Location #9

The Dana Adobe. This historic home is not on the 101, but it was on the original El Camino Real that was used by the missionaries. It's located on Oakglen Rd. about 1 mile south of Tefft St. in Nipomo. I'll summarize the history briefly, but for a complete history of the Dana Adobe, the "Dana Adobe Nipomo Amigos" have an excellent website that you can visit at http://www.danaadobe.org . The adobe caretaker, Aaron Regez, was kind enough to give me a tour of the adobe, and even removed the tarp off of the tallow pit to allow me to photograph that location.

The 13-room U-shaped adobe, which is currently undergoing renovation, was originally built in 1839 by Captain William G. Dana on a 38,000 acre land grant that he received in 1835. For it's first 50 years, it was considered the political, cultural, and agricultural center of the region, and also served as a hospitable rest stop for travelers between Santa Barbara and San Luis Obispo. In addition to being the Dana family home for 51 years, at various times, it also served as a stagecoach stop, a post office, a voting place, and even a train station when the Pacific Coast railway originally laid tracks through Nipomo. The Dana adobe was aquired by the SLO Hitorical Society in 1954, and was declared state Historic Landmark Number 1033 in 2001.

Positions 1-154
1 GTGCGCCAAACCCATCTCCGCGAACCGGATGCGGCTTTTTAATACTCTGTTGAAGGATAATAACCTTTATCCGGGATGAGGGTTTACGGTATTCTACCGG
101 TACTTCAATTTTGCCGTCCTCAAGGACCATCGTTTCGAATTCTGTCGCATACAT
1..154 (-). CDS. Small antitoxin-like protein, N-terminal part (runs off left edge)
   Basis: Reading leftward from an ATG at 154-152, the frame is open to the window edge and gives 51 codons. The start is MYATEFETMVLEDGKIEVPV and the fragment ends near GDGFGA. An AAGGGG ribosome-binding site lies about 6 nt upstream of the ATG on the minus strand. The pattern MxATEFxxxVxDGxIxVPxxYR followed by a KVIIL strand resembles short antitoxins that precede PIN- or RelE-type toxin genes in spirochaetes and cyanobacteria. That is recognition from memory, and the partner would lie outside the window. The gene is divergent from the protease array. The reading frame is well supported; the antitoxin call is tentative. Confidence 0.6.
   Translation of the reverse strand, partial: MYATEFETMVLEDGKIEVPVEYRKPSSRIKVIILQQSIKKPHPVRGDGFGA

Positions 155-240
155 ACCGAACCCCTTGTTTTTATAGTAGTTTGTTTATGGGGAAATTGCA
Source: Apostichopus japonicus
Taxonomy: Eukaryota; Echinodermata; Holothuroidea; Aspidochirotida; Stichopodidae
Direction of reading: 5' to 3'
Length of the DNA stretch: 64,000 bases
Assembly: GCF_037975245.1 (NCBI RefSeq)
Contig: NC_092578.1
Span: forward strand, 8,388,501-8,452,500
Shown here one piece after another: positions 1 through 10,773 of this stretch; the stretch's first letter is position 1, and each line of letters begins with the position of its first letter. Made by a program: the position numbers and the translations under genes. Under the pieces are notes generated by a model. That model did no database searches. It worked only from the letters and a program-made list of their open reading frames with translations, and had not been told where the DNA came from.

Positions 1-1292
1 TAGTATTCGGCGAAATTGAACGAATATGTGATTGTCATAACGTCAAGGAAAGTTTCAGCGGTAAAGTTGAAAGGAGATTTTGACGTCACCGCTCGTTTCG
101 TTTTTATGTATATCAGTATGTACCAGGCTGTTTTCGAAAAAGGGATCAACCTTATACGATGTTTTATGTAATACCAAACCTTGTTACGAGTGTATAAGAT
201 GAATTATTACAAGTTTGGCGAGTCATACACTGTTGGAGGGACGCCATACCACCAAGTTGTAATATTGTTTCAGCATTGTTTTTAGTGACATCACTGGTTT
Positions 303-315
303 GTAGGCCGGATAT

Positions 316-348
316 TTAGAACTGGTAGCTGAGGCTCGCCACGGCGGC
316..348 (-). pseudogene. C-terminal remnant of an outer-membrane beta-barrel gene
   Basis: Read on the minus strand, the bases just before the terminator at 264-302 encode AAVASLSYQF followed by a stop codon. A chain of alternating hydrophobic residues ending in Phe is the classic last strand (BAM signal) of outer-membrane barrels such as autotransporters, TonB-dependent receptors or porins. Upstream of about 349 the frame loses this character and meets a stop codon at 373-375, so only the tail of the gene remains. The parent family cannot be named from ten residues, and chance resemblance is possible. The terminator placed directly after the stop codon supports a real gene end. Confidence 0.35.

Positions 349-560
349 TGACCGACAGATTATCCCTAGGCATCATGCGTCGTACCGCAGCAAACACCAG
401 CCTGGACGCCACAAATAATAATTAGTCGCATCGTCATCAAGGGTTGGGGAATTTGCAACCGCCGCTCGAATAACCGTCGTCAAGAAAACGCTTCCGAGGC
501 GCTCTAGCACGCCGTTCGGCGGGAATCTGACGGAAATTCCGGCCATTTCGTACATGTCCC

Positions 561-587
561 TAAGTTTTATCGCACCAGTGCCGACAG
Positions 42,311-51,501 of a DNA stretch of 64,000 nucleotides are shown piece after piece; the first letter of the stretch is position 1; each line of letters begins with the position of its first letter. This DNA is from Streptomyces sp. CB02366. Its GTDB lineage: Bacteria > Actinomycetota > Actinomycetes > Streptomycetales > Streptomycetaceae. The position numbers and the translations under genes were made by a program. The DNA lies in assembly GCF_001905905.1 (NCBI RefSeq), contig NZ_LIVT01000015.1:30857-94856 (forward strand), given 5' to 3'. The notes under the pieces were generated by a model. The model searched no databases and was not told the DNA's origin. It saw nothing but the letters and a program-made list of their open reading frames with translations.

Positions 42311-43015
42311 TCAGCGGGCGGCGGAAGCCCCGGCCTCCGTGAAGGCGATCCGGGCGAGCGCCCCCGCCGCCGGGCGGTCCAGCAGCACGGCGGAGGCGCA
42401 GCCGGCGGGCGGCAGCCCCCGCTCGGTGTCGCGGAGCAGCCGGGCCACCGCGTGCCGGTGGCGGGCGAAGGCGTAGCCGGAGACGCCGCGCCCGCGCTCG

View looking east at the front of the adobe.

One of the older El Camino Real bells stands near the front gate.
The north side of the building.
The south side of the building.
This plaque is near the front door to the adobe.
One of the exterior walls.
An interior wall showing the old bricks.
A couple interior doorways, and hearth.
Close-up of one of the closets.
View facing northwest of the back of the adobe.
View of the back looking southwest.
Closer view of the back wall showing some seismic retrofitting.
Another view of the rear exterior wall.
This is the tallow pit located down the hill a bit in the back of the property.
There is a current archeological excavation being done in the area below the pit.
View of the top of the pit, looking northeast with old Nipomo in the background.
Captain Dana himself planted this beautiful cypress tree which still stands on the north end of the property.


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